Employers should never take a leave from dealing with the Family and Medical Leave Act’s (FMLA’s) requirements. The FMLA entitles eligible employees of covered employers to take up to 12 weeks unpaid, job-protected leave in a 12 month period for specified family and medical reasons. It guarantees continuation of group health insurance coverage under the same terms and conditions as if the employee had not taken leave. Check out these common sense tips for managing FMLA.
Managers sometimes fail to tell HR right away when an employee is out on leave for an extended period. If a manager waits a week to inform HR, that could delay the start of the 12-week FMLA period. The employer can’t make the FMLA leave retroactive. Additionally, letting the employee take more than 12 weeks of leave impacts staffing and productivity. Effectively managing FMLA requires proactive measures to ensure time is properly entered and accounted for. MITC allows employees to request FMLA like any other benefit time. If the manager fails to act on the request, the Manager is reminded and HR notified. The employee is not paid for these hours but the hours are tracked.
No Exact Count of Use of FMLA Leave
Another common mistake in managing FMLA is failing to keep an exact track of an employee’s use of FMLA leave, particularly in regards to intermittent leave. An employer might give the employee more FMLA leave than entitled to. MITC Workforce Management allows organizations to track FMLA. Total hours allowed (480), hours taken, and hours remaining can be tracked. As employees are allowed to take FMLA in as little as 15 minute increments, having a robust, accurate system in place is important.
Train Supervisors on Managing FMLA
Untrained supervisors might not handle FMLA requests appropriately, and may be in violation of the FMLA. Just because front-line supervisors shouldn’t administer FMLA leave doesn’t mean they shouldn’t be trained on managing FMLA.
Employers sometimes fail to provide required notices to employees. FMLA requires employers to provide four notices to employees seeking FMLA leave. Employers may run afoul of the law by failing to provide these notices. Employers must give a general notice of FMLA rights. They must provide an eligibility notice within five days of the leave request. They must supply a rights and responsibilities notice at the same time as the eligibility notice. And employers must give a designation notice within five business days of determining that leave qualifies as FMLA leave.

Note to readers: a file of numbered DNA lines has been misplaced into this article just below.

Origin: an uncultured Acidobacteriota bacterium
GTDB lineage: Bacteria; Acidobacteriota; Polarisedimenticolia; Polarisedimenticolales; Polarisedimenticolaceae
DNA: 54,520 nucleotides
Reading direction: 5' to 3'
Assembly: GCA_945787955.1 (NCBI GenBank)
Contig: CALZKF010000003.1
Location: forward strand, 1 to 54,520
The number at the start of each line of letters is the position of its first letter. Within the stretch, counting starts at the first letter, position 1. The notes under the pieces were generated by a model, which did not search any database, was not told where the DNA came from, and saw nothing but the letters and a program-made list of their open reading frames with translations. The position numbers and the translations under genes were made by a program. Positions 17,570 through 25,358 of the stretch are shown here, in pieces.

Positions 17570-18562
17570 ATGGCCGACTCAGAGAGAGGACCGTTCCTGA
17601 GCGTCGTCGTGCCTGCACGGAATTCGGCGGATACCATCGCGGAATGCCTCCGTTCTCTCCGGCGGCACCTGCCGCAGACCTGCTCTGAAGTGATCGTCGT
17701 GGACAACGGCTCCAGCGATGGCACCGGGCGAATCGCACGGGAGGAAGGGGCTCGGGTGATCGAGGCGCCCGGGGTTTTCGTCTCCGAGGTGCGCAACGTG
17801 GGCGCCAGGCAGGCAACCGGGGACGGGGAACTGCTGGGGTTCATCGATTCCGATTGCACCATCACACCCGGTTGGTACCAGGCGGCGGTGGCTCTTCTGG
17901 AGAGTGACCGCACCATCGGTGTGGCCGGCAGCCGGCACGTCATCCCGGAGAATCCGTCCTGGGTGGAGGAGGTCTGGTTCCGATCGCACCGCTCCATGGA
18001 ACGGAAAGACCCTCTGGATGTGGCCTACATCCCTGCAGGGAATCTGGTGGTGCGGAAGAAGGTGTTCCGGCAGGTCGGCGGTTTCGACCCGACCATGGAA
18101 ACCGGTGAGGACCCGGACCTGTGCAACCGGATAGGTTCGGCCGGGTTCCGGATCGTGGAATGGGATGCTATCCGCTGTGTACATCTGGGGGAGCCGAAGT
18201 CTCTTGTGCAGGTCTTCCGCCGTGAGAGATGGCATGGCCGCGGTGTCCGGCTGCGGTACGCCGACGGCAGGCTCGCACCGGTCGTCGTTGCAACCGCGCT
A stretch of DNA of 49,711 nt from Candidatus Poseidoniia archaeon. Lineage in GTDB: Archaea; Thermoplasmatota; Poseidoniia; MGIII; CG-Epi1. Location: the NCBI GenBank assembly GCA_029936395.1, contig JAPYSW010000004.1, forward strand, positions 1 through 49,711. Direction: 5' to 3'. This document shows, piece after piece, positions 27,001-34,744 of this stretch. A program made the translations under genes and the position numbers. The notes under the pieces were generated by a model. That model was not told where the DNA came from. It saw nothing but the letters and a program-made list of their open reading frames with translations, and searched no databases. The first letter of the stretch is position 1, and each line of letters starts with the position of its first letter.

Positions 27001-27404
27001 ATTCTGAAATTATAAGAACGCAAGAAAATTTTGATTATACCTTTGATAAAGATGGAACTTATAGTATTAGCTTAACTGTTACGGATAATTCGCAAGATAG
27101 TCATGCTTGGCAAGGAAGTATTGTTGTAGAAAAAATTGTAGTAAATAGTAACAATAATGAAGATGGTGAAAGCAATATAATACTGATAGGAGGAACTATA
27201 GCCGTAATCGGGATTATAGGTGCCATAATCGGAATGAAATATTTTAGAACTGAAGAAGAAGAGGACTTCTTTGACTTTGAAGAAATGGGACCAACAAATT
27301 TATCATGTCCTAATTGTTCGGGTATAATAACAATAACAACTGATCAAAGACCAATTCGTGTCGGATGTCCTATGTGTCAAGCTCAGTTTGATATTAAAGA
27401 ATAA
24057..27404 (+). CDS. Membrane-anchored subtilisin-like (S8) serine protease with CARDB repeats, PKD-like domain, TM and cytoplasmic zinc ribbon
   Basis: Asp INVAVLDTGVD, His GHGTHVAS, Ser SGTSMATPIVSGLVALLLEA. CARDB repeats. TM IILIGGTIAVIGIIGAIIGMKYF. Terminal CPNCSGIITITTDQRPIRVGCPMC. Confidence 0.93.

Overly Broad Coverage
Sometimes employers provide FMLA leave in situations that are not truly FMLA-covered. If the employer counts that time off as FMLA leave, this could prove to be a violation of the law. A violation could occur if the employee later has an event that falls under FMLA which is denied due to time already taken.
Employers sometimes accept certifications of a serious health condition that are incomplete and inconsistent. In particular organizations sometimes make the mistake of accepting certifications that do not state the frequency and duration of the intermittent leave that is needed.
No Exact Count of Use of FMLA Leave
Another common mistake in managing FMLA is failing to keep an exact track of an employee’s use of FMLA leave, particularly in regards to intermittent leave. An employer might give the employee more FMLA leave than entitled to. MITC Workforce Management allows organizations to track FMLA.
Being Lax About FMLA Abuse
The FMLA is ripe for employee abuse. Some employers find themselves with large numbers of employees with certified intermittent leave. Those employers need a plan to keep all employees honest with respect to their use of FMLA.
Overlooking the ADA
Employers sometimes fail to realize that a serious health condition that requires 12 weeks of FMLA leave may also constitute a disability under the Americans with Disabilities Act (ADA). Even after 12 weeks of FMLA leave, more leave may be required by the ADA or state or local law as a reasonable accommodation.
Employers should have a written FMLA policy. If employers adopt a written policy that is circulated to employees, the employer is able to select the terms most advantageous to the employer. For example, employers can choose to use a rolling 12-month period (rolling forward from the time any leave commences) rather than leaving the selection of the 12-month period to employees, who almost inevitably would choose the 12-month calendar period. The calendar period, unlike the rolling period, allows for employees to stack leave during the last 12 weeks of one year and the first 12 weeks of the new year.
MITC FMLA Solutions
- Employees can request FMLA from any location using any internet enabled device. FMLA requests go to the employee’s manager for approval. On approval, non-payable records go through to the employee’s time and attendance records. If the employee is scheduled to work, their shifts are automatically re-opened.
- Thereafter, either the manager or HR can document additional hours the employee is on FMLA. In the event that a manager fails to respond to the employee’s request promptly, an alert is automatically generated. A complete history of FMLA requests is automatically maintained. The employee is not paid for these hours but the hours are tracked.
- A balance of the hours allowed can be established and automatically updated by FMLA transactions whether initiated by the employee, their manager, or HR. For example, if the employee has taken 200 hours the remaining balance would be 280 hours. A detailed record of all transactions is retained.
- If the employee requests more than 480 hours of FMLA, the request will be blocked.
- HR can enter the 480 hours into the employee record when the FMLA time commences.